Food Anatomy: the curious parts & pieces of our edible world (Julia Rothman)

Beast (Paul Kingsnorth)

The Once And Future King (T.H.White)

Stranger In A Strange Land (Robert A.Heinlein)

Dune (Frank Herbert)

The Left Hand Of Darkness (Ursula K.LeGuin)

Necromancer (William Gibson)

2001: a space odyssey (Arthur C.Clarke)

McSweeney’s no.1 (Various)

My Documents (Alejandro Zambra)

March: Book I (John Lewis, Andrew Aydin & Nate Powell)

March: Book II (John Lewis, Andrew Aydin & Nate Powell)

March: Book III (John Lewis, Andrew Aydin & Nate Powell)

Fragile Acts (Allen Peterson)

White Girls (Hilton Als)

Heroes Of The Frontier (Dave Eggers)

The Seven Good Years (Etgar Keret)

Alice, Let’s Eat: further adventures of a happy eater (Calvin Trillin)

The Beach Of Falesá (Robert Louis Stevenson)

We (Yevgeniy Zamyatin)

Fine, Fine, Fine, Fine, Fine (Diane Williams)

 

Books Read, July 2017 (recommended books in bold)

The Midnight Folk (John Masefield)

The Last Interview: Roberto Bolaño

The Last Interview: Ray Bradbury

The Last Interview: Jorge Luis Borges

The Book Of The People: how to read the bible (A.N.Wilson)

My Friend Dahmer (Derf Backderf)

The Last Temptation (Neil Gaiman)

The Complete Polly And The Wolf (Catherine Storr)

Warren The 13th And The All-Seeing Eye (Tania Del Rio & Will Staehle)

Twelve Angry Men (Reginald Rose)

The Great Questions Of Tomorrow (David Rothkopf)

The Terrorist’s Son: a story of choice (Zak Ebrahim & Jeff Giles)

How Google Works (Eric Schmidt & Jonathan Rosenberg)

The Last Unicorn (Peter S.Beagle)

The Martian Chronicles (Ray Bradbury)

The Throwback Special (Chris Bachelder)

Oslo (J.T.Rogers)

Lazarus (David Bowie & Enda Walsh)

Mary Page Marlowe (Tracy Letts)

Eclipsed (Danai Gurira)

Ripcord (David Lindsay Abaire)

The Missing Of The Somme (Geoff Dyer)

Believe Me: a memoir of love, death and jazz chickens (Eddie Izzard)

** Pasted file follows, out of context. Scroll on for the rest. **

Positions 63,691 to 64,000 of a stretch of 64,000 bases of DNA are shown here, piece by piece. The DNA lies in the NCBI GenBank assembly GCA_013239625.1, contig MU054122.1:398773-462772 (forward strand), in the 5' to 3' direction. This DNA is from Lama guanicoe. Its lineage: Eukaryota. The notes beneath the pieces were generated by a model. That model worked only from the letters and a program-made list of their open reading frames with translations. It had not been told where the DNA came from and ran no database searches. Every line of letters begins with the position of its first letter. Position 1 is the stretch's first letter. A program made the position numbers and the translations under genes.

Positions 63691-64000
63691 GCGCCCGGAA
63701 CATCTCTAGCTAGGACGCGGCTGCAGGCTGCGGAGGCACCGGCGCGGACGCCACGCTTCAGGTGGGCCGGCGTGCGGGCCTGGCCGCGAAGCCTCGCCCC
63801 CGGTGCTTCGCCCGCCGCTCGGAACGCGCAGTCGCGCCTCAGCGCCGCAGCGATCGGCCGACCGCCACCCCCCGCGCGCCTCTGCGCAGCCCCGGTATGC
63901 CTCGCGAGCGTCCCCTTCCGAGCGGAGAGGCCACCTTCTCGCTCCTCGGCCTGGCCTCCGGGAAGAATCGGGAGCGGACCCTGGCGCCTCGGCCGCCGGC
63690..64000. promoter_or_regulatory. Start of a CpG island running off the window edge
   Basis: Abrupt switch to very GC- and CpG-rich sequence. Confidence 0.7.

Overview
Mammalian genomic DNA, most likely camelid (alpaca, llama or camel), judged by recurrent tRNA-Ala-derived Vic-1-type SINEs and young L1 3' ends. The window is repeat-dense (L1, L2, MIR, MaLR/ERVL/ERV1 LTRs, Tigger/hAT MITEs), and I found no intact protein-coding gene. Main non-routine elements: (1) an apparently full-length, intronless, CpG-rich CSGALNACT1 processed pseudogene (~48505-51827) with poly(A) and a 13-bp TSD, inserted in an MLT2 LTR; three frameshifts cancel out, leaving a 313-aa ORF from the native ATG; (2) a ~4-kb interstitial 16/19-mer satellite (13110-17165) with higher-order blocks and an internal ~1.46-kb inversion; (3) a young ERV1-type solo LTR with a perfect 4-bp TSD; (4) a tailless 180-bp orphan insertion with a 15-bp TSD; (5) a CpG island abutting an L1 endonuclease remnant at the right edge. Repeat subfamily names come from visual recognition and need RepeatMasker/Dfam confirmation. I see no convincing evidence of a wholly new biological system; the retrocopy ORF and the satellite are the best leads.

Americanah (Chmamanda Ngozi Adichie)

Fragile Acts (Allen Peterson)

My Documents (Alejandro Zambra)

The Sense Of Style: the thinking person’s guide to writing in the 21st century (Steven Pinker)

Subliminal: how your unconscious mind rules your behaviour (Leonard Mlodinow)

How To Build A Girl (Caitlin Moran)

March: Book I (John Lewis, Andrew Aydin & Nate Powell)

March: Book II (John Lewis, Andrew Aydin & Nate Powell)

March: Book III (John Lewis, Andrew Aydin & Nate Powell)

Cosmopolis (Don Delillo)

 

 

 

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Posted by on August 7, 2017 in BOOKS

 

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19. Angry English…

19. Angry English…

‘The Angry Island: Hunting the English,’ A.A.Gill

My recent reading has been considerably skewed by my decision to finally plunge back into the world of work and become a tour guide again. Back in 2006 I led walking tours of central Berlin lasting anything from four to six hours, and as a result every spare minute was spent reading up on the Nazis, the Communists, the Iron Curtain and the astonishing statistic that 97% of all workers in the German capital were, whatever the actual job they were doing at the time, really DJ’s. (Well,every spare minute which wasn’t already dedicated to wandering the dull, grey, fascinating streets aimlessly; eating obscenely cheap döner kebabs; and drinking cold, local beer in ad hoc riverside beaches).

This time, it’s London, and for the past two weeks I have been snapping up every book I could find on the town, its history, the royal family and various people’s opinions on my country and its citizens. I began with the monster 800-page biography of London by Peter Ackroyd, which was simultaneously incredibly detailed, fairly dry and top of my reading list; the shorter, more concise and enjoyable miniature version of the same by A.N.Wilson; and a vast array of the surprisingly excellent Horrible Histories series of cartoon histories recommended by a friend from Canadia.

But the one I’ve enjoyed most over the past 14 days has been an afterthought, picked up in a charity shop for 50p simply because it was 50p, and because I’d bought one of A.A.Gill‘s books a few weeks earlier, (on travel), and there’s nothing I like more than collecting things, (and once you have two of something, that officially makes it a collection).